The treasurer signals the end of “crisis spending”. Did he look outside?
Treasurer Josh Frydenberg is set to declare the era of ‘crisis spending’ over when he presents his fourth budget tonight.
Things are looking rosy with an unemployment rate of 3.75% set to arrive in September and Australians spending far fewer billions on those in need of social benefits. What a victory!
The treasurer thinks the era of “crisis spending” is over. Did he look outside?
And a shadow budget responding to cost of living pressures is not what is needed to deal with the future, especially with inflation rising (to 3.5% over the past year) much more faster than wages (2.3%).
One wonders if the Treasurer has actually looked outside, or perhaps checked his social media feeds lately, to see those still recovering from – and suffering heavily from – the floods.
Does he still consider the positive COVID-19 numbers, as well as the number of deaths in states and territories, and the flow of families who continue to move in and out of isolation?
Has it heeded urgent calls for more funding around domestic violence support services, particularly for trauma-based services that seek to work with those directly affected by rising violence household in the past two years?
Has he turned to Northern Rivers in New South Wales, where residents still without homes or businesses following an unprecedented flood crisis just weeks ago are being ordered to evacuate again, just today?
Has he turned to those on the front lines – elderly social workers, early childhood educators, nurses – who all continue to be undervalued, underpaid and overworked, and threaten further marches and protests to get a better deal?
Did it take into account the salary and experiences of all workers in the care sectors – who are predominantly women – and indicated the burnout and difficulties in continuing in their work, including the 73% of educators who have announced their intention to leave?
These are workers who may not be “out of work”, but who lack the energy and money to meet the rising cost of living.
Ahh, but the crisis is over, says the Morrison government.
There’s this unemployment rate on the way, which is expected to be the lowest number in 50 years.
And all thanks to a “remarkable” post-pandemic recovery, according to the treasurer. One that has nothing to do with luck, but everything to do with economic management – as he puts it: “the result of a clear fiscal strategy to save jobs and bring the unemployment rate down to historic lows “.
The Treasurer spoke of the 701,000 Australians who no longer receive unemployment benefits.
The economy has recovered, the Morrison government wants to believe. Although it has never responded effectively to the various crises that this country has experienced over the past two years.
Australia has been unable to respond effectively to victims of the flood crisis for weeks.
Australia – largely through egos and political infighting – has failed to effectively deliver meaningful engagement and input on climate change, or ambitious targets to drastically reduce emissions – despite that country being at the heart of the crisis, experiencing unprecedented flooding and bushfires during Prime Minister Scott Morrison’s last term alone.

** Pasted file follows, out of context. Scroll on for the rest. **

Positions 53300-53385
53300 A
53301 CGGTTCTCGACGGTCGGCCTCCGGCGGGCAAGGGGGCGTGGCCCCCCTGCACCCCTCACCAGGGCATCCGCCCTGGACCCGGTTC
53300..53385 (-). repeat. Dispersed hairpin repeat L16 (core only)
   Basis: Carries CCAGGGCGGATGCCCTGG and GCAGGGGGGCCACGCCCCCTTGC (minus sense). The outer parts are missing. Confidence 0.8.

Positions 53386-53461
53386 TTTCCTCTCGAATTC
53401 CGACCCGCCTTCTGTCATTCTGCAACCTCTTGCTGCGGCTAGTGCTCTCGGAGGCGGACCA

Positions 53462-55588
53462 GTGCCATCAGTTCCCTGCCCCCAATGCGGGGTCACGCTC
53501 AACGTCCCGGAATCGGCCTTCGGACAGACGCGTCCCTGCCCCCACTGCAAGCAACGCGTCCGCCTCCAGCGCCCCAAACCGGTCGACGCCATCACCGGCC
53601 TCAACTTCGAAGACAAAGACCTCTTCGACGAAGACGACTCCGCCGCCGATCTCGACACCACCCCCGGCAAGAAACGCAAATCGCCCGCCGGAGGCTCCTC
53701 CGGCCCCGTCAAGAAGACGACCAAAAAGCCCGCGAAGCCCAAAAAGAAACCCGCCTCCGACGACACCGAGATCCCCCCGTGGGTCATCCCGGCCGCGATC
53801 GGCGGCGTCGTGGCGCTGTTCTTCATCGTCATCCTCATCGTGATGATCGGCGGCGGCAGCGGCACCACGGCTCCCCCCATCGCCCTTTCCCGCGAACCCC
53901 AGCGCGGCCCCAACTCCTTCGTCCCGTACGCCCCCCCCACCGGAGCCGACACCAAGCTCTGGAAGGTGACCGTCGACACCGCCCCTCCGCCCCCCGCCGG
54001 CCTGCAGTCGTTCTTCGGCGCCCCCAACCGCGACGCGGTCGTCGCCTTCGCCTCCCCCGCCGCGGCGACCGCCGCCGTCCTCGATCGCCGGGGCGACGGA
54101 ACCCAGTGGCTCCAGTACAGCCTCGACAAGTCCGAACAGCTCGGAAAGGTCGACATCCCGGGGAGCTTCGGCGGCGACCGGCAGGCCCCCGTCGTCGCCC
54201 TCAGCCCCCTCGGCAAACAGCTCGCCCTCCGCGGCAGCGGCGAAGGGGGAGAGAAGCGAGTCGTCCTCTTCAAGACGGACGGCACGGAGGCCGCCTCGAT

Australia has been unable to successfully fund the current need for domestic and family violence support services, including crisis accommodation and counselling.
Australia has been unable to curb rising rates of homelessness among older women, despite being ‘leading the world’ and, in the words of the Treasurer, recovering faster than most major economies.
So far what we know of the Treasurer’s 4th Budget and the Morrison government’s plans just a week before the election is a strategy based on directionless splashes of cash, aimed at coping with the ‘cost of living’ while trying to hide the many failures of the last three years.
A one-time cash payment of $250 to retirees in a matter of weeks, as if that would solve anything.
A 10-20% reduction in fuel excise duty to meet the rising cost of gasoline over six months, a band-aid solution that should save households a few hundred dollars.
A $58 million commitment around endometriosis to support women’s health – funding that looks suspiciously like funding that had been previously committed.
$52.3 million in funding for Lifeline Australia – over FOUR years. A boost, certainly, but not significant given the growing dependence on these support services.
An envelope of $189 million over FIVE years to “strengthen prevention and early intervention” in matters of family, domestic and sexual violence.
Meanwhile, defense spending is expected to soon hit $50 billion a year, or 2.2% of GDP.
Compare that $50 billion figure to everything else.
Just think of the $10 billion over two decades that will be spent on an undersea base, alongside the pathetic $1 billion over nine years that will be slated to protect the Great Barrier Reef, which has just been hit by another massive coral bleaching event, the six such bleaching events and the first to occur during La Nina.
But there is no crisis remember. Not with this brilliant unemployment rate.